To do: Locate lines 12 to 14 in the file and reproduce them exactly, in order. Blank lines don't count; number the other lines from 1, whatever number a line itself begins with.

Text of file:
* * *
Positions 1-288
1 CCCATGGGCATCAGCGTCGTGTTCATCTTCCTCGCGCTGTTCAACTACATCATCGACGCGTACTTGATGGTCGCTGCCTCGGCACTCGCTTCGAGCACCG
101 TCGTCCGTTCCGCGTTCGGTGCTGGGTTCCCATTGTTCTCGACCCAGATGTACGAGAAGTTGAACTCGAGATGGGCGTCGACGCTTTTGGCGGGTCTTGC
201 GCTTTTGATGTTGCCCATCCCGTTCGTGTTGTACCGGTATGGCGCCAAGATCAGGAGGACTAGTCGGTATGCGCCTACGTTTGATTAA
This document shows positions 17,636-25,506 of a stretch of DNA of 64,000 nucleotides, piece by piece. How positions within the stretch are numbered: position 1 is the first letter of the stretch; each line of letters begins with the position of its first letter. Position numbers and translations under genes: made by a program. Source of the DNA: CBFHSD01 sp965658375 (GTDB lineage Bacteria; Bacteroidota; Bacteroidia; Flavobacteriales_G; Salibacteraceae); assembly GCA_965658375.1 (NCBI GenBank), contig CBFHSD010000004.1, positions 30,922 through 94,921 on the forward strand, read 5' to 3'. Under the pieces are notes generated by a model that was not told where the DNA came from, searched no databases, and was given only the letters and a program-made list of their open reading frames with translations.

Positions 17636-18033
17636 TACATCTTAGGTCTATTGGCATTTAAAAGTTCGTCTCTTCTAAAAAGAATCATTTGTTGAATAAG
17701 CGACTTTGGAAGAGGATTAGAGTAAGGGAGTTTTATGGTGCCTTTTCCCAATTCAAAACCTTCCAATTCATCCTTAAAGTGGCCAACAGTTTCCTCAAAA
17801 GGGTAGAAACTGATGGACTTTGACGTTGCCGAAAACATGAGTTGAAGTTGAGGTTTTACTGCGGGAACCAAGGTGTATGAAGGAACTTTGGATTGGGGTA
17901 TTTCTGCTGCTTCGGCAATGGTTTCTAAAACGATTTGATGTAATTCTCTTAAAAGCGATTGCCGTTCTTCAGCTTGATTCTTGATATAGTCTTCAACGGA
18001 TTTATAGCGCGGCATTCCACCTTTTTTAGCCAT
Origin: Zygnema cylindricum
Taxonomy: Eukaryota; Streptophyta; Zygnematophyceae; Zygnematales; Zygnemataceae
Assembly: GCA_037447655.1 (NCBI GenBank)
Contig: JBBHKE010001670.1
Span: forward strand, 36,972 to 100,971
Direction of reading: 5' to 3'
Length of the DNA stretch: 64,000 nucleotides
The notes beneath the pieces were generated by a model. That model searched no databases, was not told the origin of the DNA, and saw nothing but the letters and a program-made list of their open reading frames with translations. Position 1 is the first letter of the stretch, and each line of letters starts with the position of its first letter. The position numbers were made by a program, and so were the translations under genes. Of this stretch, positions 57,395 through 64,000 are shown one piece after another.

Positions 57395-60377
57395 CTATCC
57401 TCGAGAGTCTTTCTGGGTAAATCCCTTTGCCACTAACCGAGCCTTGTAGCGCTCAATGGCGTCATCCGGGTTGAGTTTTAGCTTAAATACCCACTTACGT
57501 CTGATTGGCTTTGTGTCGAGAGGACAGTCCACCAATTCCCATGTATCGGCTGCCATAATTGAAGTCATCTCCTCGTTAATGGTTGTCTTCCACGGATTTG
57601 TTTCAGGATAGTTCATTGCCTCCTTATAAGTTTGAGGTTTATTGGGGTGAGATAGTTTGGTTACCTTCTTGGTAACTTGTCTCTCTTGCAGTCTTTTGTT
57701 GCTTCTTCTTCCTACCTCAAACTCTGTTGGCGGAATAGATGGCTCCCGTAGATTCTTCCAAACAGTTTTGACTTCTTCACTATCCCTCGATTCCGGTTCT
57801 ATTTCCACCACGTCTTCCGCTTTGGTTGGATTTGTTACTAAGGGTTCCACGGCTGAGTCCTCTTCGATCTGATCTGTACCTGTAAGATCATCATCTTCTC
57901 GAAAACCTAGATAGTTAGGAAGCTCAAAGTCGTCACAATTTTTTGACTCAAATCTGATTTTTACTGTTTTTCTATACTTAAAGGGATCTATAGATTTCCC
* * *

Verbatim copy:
Origin: Zygnema cylindricum
Taxonomy: Eukaryota; Streptophyta; Zygnematophyceae; Zygnematales; Zygnemataceae
Assembly: GCA_037447655.1 (NCBI GenBank)